Balance negative thoughts with positive thoughts.
It takes a lot of practice to banish negative thinking from your mind but you can start by balancing your negative thoughts with positive thoughts. When you find yourself thinking a negative thought, think about something positive. This technique can be effective for keeping a balanced perspective when you’re in a negative thinking rut.

Whenever I find myself thinking a negative thought, I consciously think a positive thought. It can be about the topic of the negative thought or a different topic entirely. It doesn’t matter how insignificant, such as, “I love cheese” or “it’s Friday and I’m going out for Happy Hour after work.”

Remind yourself that feelings aren’t facts.
Feelings are powerful tools that can guide your choices and motivate your behavior. Sometimes negative feelings from past experiences can overwhelm you, causing you to feel as though you’re repeating or reliving a past experience or believing that you will experience the same negative outcome in a present day situation. You may think if it happened before, it’s going to happen again, however this isn’t always true.

I may feel a negative emotion about a person, myself or someone else, or my situation, but that doesn’t always mean that emotion is true. My negative emotions are usually coming from the memory of struggle in the past and fear of future struggle. Sometimes simply acknowledging the feelings while recognizing they aren’t necessarily true in this situation helps overcome negativity.

Write a gratitude list.
Writing a gratitude list, especially when done daily, is a great way to acknowledge and truly experience the things that make you smile, make you laugh, feelings of safety and comfort and so much more!

Make a list of all the things in your day that are pleasing. If this exercise is difficult for you, try taking a look around your current environment and really noticing what’s there. What colors stimulate you in your immediate surroundings? What delicious food have you enjoyed today? Do you have a home, transportation, a steady paycheck? Focus on the good things in your life.

I write a gratitude list almost every day and it has helped train my brain to think more positively. On days when I find I’m struggling, writing a gratitude list helps me gain perspective. This perspective is important because often concerns that feel important and urgent in the moment aren’t actually important and urgent long term. I can ask myself, “how important is it?”

Surround yourself with positive people.
If you spend time with people who are negative and complain and gossip it’s much harder to break out of a pattern of negativity in your life. Limit your time with complainers and seek out friendship and collaboration with people who are interested in living a happy life.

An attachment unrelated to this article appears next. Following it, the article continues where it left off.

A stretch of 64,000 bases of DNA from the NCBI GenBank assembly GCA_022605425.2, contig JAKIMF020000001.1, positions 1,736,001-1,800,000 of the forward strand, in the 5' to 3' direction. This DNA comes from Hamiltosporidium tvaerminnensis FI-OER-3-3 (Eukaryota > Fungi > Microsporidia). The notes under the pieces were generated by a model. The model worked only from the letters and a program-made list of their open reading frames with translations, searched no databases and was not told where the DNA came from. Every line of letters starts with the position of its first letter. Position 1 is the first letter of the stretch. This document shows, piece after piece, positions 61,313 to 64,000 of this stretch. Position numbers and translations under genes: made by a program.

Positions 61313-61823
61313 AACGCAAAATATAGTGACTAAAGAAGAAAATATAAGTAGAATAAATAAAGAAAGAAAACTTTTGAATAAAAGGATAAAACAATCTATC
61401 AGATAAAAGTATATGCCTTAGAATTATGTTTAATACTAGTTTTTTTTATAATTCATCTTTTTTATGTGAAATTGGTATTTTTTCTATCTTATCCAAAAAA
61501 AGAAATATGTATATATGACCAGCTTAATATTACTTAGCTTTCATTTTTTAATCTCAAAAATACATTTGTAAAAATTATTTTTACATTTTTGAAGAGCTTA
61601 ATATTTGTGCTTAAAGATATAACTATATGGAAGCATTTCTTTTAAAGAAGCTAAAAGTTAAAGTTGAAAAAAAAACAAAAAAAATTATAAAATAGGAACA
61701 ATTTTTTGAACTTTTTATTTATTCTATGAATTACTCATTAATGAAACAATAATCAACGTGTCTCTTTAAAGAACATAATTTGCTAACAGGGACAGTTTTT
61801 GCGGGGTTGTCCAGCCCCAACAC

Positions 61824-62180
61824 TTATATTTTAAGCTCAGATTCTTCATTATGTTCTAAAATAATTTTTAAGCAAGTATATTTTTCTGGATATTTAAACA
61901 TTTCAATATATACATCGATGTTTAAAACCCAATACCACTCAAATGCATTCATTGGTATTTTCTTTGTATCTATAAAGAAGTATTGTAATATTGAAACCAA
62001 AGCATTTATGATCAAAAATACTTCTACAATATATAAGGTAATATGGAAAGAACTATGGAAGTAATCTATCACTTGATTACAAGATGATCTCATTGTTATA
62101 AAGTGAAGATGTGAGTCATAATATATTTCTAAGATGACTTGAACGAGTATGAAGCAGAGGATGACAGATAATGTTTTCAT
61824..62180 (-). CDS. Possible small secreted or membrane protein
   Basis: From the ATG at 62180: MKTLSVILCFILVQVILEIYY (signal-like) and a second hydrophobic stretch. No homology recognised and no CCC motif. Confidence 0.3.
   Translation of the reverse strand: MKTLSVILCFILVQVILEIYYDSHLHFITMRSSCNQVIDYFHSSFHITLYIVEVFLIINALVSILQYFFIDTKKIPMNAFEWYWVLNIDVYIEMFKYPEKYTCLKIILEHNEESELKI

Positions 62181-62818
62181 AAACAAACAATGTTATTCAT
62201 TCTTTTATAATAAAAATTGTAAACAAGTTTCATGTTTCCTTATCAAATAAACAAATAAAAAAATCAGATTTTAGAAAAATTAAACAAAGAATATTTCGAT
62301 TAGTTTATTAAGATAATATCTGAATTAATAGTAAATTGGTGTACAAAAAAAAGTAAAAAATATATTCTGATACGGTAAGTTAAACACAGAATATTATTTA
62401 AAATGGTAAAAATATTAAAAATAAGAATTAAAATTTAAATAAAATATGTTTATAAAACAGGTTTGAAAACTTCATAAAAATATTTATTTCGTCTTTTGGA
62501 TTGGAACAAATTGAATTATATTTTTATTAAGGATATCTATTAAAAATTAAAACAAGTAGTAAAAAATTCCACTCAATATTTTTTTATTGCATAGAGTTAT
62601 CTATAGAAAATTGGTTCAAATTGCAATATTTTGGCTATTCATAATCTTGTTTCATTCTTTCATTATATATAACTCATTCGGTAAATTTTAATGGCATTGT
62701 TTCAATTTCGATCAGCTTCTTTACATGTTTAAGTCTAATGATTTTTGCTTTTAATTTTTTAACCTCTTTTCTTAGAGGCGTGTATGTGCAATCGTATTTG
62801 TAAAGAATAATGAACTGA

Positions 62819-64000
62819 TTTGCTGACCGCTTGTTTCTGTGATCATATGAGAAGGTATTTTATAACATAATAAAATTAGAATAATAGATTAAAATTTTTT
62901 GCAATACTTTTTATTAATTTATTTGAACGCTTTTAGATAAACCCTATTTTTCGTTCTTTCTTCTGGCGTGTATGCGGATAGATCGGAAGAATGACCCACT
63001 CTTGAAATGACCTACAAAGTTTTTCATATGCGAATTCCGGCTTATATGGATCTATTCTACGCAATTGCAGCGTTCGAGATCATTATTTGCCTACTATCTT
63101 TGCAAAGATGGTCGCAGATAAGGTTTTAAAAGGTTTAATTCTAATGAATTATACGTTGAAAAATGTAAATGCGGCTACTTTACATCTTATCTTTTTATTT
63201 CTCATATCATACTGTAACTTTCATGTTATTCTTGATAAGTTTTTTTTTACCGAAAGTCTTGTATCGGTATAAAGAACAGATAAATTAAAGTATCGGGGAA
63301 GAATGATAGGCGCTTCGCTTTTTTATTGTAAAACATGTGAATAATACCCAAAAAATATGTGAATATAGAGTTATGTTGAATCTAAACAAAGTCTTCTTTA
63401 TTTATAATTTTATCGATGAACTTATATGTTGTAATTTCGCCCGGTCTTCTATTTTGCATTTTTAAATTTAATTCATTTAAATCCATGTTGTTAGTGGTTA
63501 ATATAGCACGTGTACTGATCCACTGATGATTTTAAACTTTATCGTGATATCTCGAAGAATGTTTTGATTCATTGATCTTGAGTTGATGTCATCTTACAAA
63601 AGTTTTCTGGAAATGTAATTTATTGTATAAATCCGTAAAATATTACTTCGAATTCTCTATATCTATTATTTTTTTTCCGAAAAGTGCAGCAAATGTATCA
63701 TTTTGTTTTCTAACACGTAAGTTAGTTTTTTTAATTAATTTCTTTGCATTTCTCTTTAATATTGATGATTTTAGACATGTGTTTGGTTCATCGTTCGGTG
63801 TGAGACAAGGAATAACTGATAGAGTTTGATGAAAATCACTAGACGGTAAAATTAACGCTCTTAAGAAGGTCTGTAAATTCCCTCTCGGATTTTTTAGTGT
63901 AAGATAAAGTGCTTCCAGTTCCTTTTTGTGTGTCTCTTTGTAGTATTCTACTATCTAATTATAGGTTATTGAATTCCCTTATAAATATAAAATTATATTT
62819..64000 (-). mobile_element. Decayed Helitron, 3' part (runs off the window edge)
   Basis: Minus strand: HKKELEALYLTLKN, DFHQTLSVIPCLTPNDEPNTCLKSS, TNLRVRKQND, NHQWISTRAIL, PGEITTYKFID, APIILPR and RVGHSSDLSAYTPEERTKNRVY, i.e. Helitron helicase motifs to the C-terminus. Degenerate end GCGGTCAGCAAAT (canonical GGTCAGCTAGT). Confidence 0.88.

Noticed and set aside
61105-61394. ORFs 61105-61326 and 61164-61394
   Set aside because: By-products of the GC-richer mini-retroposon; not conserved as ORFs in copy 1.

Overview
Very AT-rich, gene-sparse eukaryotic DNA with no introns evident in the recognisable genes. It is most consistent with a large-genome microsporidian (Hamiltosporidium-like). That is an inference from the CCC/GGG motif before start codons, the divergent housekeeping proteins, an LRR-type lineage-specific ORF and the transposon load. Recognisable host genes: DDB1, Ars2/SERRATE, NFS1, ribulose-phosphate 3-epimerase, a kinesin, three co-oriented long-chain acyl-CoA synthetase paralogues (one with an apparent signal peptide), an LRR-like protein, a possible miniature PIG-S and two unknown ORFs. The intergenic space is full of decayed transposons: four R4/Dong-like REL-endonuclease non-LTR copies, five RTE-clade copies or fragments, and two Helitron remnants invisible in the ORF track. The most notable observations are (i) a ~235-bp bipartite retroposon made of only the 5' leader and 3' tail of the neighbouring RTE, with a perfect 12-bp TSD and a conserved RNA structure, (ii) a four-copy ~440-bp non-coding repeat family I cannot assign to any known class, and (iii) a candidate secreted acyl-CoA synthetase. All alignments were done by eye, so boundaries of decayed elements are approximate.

Seeking the company of positive-minded people has helped me be more positive. Not only is a positive attitude contagious, people who make a choice to think happy remind me I have a choice to think happy, too.

Be gentle and caring with yourself.
When under stress it’s important to consciously care for your basic needs and well being. Get enough sleep, eat when you’re hungry, take a bath, take a walk, ask for a hug. Be kind to yourself.

My daily self-care routines have taught me how important it is to take care of myself. When I’m well-rested, hydrated and eating well, I am better able to deal with stressful situations and I’m far less likely to turn to negative patterns in times of stress.

Just for today, love yourself enough to let go of the struggle over something that is out of your hands. Most days that’s pretty much everything!

How a Professional Association can work for you.

June 10, 2011

Joining a Professional Association is a great way to network, stay on top of trends in your field, build leadership skills, participate in on-going training, gain expertise and obtain professional certifications.

Membership to a local Professional Organization is a one-stop shop for professional development and career success. Most Professional Association Chapters have meetings once-a-month with the opportunity to network, attend an educational program with certification points, and participate in association business. Membership also usually includes subscription to online content and webinars, and periodical publications.

I am a grateful member of the International Association of Administrative Professionals (IAAP) and Society for Human Resource Management (SHRM).